A thorough understanding of the effects of climate change on the insurance business is important for the sector in order to guarantee adequate pricing of insurance premiums and risk management. Current risk sharing arrangements for major weather risks in the Netherlands have been examined and several adaptation strategies have been suggested in this paper. A broad range of insurance arrangements that are affected by climate change can be identified. This requires adequate risk management strategies of insurance companies to handle increased risk. In particular the Dutch insurance sector is very vulnerable to the effects of climate change on extreme precipitation compared with other weather risk. Drought, and large scale flooding which has a smaller probability, have the ability to inflict much large damages but are not insured. Furthermore, insurers have considerable exposure to windstorms and hailstorms but the effects of climate change on the frequency and severity of these events are uncertain. Climate change also brings new business opportunities for the insurance sector, apart from increased exposure to risks under current arrangements. For example, extending crop insurance policies to cover drought damage in the form of a public–private partnership may be a viable arrangement to meet demand for compensation when severe drought periods become more frequent.

Increased exposure to weather risks of insurers indicates the importance of the undertaking of strategies to reduce insurer’s vulnerability. This could involve traditional measures, such as limiting risks, raising premiums, transfer damage, or damage control. The first two measures may be undesirable, since they limit insurance availability and merely shift risk to households, businesses and the public sector. One could argue that insurers also have a societal responsibility not only to reduce their own risk but also to serve their clients and help them protect against unbearable financial consequences of major climate risks. Other strategies that reduce risk are also beneficial for insured, in the sense that they limit climate change losses and do not impair insurance availability, involves promotion of emission reduction and adaptation measures in cooperation with public agencies. In addition, insurance companies could stimulate the undertaking of cost-effective risk-reducing adaptation measures at the policyholder level. Summarizing, climate change does not only pose challenges for the industry in the face of increasing risks. New business opportunities might emerge and the industry could foster transition toward climate resilient societies.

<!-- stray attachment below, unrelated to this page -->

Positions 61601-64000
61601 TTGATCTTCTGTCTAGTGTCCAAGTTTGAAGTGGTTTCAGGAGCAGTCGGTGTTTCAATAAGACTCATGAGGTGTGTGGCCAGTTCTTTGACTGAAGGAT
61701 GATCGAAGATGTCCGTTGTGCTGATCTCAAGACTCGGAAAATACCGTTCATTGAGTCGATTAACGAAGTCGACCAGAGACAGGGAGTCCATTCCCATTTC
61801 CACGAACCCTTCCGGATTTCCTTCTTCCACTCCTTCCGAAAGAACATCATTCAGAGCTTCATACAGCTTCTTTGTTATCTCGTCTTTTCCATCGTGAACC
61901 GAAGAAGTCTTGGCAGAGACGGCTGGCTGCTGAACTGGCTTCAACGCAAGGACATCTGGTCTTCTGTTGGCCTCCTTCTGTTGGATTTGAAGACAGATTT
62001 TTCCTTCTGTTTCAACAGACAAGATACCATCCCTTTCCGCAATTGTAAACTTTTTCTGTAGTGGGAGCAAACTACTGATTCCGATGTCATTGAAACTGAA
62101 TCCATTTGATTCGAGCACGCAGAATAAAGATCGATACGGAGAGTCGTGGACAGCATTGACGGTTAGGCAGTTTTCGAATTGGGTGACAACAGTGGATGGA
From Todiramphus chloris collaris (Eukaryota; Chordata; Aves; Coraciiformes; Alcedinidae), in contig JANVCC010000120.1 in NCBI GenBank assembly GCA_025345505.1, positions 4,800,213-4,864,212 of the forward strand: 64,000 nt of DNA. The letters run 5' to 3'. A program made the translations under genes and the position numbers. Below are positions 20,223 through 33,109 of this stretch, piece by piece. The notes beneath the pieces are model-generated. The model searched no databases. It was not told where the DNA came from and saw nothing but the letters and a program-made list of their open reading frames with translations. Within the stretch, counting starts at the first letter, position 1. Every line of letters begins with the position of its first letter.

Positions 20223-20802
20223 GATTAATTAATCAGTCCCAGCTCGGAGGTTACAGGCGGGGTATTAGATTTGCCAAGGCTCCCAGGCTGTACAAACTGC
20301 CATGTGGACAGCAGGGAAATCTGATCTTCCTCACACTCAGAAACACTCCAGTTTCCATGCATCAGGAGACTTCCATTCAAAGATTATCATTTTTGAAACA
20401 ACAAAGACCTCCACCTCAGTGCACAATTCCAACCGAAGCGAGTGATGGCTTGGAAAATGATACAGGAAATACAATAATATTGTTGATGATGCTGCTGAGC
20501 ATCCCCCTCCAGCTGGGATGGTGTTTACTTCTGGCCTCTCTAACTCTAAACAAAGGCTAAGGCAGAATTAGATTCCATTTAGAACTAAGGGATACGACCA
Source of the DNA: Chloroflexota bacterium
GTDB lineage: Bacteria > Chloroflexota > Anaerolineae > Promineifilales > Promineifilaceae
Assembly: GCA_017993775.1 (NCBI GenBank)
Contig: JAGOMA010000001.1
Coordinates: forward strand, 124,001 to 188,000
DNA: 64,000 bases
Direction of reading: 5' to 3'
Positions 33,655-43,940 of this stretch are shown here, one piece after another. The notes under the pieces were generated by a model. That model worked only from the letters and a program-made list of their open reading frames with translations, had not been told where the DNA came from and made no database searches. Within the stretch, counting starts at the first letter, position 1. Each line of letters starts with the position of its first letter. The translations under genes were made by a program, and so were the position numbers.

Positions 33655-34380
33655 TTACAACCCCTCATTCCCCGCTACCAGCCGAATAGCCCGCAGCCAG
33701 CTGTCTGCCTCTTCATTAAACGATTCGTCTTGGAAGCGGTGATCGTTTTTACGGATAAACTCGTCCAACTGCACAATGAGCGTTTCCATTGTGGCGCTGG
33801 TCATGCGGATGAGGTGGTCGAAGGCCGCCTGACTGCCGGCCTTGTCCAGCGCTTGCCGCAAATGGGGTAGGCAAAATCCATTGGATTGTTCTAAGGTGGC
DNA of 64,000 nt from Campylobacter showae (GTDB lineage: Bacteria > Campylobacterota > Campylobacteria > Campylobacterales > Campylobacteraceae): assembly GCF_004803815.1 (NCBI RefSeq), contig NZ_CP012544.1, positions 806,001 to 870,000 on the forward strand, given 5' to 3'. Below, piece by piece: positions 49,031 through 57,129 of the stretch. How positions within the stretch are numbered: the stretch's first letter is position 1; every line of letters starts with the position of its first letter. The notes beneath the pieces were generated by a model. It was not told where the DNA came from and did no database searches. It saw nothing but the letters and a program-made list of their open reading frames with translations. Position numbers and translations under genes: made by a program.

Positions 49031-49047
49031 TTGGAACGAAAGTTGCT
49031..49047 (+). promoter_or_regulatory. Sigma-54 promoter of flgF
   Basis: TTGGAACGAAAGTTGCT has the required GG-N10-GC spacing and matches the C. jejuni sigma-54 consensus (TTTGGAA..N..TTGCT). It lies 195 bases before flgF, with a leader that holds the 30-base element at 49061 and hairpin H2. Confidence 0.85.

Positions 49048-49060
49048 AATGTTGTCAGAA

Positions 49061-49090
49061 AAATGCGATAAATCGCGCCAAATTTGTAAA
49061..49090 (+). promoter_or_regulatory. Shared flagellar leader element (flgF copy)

This paper has examined the possible consequences of climate change for the Dutch insurance sector and provided some indicative estimates of the magnitude of effects. This analysis provides a basis for undertaking future research, which should focus on quantifying the individual climate change effects in more detail. This paper has provided a starting point for prioritizing different hazards and detailing the likelihood that they will change in frequency and severity in the Netherlands. For the purpose of further research, the insurance sector could work together with the academic research community. In particular, insurance companies could contribute detailed historical data on claims of damage caused by extreme weather. Currently, insurers often seem reluctant to share and jointly analyze such insurance claim and loss data, partly because of the competitive value of such data and maybe also because climate change is not considered a research priority by some insurers. These attitudes could change, when the sector recognizes the urgent need to assess their exposure to climate change, and when the projected increases in weather-related damage would materialize.